— The Route —

Found in Translation

A newcomer shows how others can quickly find their feet in the core

Photo 2015-09-30, 11 48 41 AM

Emilienne Ngo Batoum’s new life in Canada got off to a rough a start. The Cameroonian translator hoped to continue her career in Montreal last year, where her husband had lived since 2010. She arrived bright-eyed but quickly found prospective employers thought Batoum was unqualified, despite having a master’s in translation and 10 years experience. Faced with the possibility of two additional years of schooling and thousands more in academic debt, the couple set their sights West. “Many people told me good things about Alberta,” she says. “So I said, why not?”

Batoum arrived in Edmonton on March 10. By April, she was already translating. Starting small with a hotel’s restaurant menu, she now has corporate contracts stretching to Toronto, and helps other newcomers communicate in court or at settlement agencies. It wasn’t just the “Alberta advantage” that gave her a boost. “Living downtown was really helpful for me because I have all these organizations around me.”

Her journey serves as an essential list for downtown newcomers looking to find solid ground, and it began the day she met Grazyna Pkaos, at Edmonton Immigration Services Association’s outpost in the Stanley Milner Library. The settlement officer got her started as a volunteer translator for EISA, which helped bolster her resume. Pkaos also directed Batoum to Alberta Works Centre a few blocks east, where she was provided with a career counsellor and additional training, and then to Catholic Social Services on 107 Ave., where Batoum had an official English language skills assessment.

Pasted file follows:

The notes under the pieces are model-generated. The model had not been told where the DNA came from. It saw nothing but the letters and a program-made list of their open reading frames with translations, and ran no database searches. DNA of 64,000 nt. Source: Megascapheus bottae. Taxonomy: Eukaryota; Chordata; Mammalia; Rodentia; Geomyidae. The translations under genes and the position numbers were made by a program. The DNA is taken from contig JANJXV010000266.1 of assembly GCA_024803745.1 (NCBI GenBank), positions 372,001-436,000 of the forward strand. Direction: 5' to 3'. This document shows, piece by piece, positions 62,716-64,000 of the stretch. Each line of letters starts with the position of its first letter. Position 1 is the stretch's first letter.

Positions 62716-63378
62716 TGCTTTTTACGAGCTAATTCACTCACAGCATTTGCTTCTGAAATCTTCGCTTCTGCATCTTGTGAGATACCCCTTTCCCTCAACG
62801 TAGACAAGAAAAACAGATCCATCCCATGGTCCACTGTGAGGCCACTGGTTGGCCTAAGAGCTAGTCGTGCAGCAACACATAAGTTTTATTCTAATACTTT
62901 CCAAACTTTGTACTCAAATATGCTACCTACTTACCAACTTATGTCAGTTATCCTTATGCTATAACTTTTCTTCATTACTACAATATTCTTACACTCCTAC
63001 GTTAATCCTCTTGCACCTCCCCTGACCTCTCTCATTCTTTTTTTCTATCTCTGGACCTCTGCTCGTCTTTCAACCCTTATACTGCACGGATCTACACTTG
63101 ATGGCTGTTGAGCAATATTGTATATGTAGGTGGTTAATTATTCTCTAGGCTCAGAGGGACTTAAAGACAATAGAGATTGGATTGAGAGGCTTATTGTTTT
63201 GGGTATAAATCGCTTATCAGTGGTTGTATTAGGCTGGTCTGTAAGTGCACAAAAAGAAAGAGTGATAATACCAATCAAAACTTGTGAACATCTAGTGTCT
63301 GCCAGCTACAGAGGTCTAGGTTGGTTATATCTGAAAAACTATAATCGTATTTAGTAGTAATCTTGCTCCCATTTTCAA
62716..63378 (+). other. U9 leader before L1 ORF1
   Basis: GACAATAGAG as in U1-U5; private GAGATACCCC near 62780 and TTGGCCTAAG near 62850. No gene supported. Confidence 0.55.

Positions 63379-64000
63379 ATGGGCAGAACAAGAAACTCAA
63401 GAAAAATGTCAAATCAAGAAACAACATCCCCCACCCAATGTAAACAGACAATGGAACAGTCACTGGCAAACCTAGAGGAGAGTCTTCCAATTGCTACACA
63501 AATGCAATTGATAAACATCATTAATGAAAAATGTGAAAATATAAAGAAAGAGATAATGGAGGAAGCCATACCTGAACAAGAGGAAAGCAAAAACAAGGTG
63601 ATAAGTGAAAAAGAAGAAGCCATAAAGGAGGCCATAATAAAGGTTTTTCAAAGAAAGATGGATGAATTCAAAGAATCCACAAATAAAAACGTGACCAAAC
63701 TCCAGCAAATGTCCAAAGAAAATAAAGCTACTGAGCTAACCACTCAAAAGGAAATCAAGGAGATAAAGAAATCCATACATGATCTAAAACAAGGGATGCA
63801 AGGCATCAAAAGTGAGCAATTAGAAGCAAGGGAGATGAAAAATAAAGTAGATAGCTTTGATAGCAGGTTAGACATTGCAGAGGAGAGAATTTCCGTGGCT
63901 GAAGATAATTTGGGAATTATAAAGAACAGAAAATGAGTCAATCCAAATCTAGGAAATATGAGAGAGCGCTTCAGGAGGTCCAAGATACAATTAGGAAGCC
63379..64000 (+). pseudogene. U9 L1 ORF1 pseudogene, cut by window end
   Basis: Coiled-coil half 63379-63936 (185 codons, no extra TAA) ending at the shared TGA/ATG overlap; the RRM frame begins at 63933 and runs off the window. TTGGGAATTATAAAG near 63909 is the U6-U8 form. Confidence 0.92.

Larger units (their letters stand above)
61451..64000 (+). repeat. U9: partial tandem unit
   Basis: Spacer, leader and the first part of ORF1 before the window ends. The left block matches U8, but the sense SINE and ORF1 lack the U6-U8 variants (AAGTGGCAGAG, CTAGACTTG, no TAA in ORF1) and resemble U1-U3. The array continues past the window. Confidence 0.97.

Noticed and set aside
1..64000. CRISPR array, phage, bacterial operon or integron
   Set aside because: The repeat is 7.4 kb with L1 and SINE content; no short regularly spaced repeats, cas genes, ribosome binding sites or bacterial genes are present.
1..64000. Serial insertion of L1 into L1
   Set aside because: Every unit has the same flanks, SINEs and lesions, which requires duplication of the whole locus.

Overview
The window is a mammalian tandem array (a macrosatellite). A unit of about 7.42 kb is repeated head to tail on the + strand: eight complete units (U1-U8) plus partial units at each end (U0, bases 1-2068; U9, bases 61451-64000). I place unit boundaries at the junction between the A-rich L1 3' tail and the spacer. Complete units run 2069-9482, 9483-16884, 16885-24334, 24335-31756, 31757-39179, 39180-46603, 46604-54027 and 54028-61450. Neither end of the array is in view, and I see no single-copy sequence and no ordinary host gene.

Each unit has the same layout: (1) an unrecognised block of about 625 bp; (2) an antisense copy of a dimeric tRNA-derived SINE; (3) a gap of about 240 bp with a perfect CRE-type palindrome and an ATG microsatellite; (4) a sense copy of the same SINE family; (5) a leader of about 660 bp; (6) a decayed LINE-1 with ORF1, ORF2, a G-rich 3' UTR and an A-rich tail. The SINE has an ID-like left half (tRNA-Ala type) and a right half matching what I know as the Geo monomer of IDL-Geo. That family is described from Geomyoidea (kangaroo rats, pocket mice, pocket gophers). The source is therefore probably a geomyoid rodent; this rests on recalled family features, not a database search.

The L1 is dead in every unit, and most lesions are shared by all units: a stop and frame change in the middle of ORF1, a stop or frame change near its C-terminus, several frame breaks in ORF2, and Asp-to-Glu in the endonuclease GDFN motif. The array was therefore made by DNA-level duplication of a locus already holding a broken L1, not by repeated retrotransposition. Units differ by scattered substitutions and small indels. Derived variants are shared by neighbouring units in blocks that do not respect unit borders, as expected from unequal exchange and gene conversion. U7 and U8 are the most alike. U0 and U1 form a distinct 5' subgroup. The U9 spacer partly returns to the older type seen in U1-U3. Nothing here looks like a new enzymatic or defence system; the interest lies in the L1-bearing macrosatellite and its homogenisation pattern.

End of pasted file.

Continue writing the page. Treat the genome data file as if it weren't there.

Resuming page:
None of her career milestones would have happened as quickly without local charities ensuring the couple met their basic needs upon arrival. Luckily, their 95 St. apartment is just steps from the Salvation Army,where they can get fresh bread and other foods whenever necessary. “They don’t look at you like a beggar,” she says. “They look at you as one of themselves.”

What isn’t within walking distance is easily accessible by LRT. The Edmonton Mennonite Centre for Newcomers by Stadium Station helped her with job searching, food banks, housing and free professional womenswear from nearby charity Suit Yourself. The organization has a long history of settling new Canadians and taught Batoum about the International Qualifications Assessment Service course that she passed in just three months to become an associate translator. “It’s almost everything you need to know when you move here. Believe me, it was amazing.”

Batoum’s new life has turned a quick corner but she’s not planning to leave the core anytime soon. “I’m somebody who likes downtown because everything is closer. You have the library, city hall. During the summertime there were a lot of events here and I attended almost all of them!”

But one thing would make it better: a white Christmas—absent from Montreal’s mild 2014 winter. “That’s my dream. I’ve only seen it in movies.”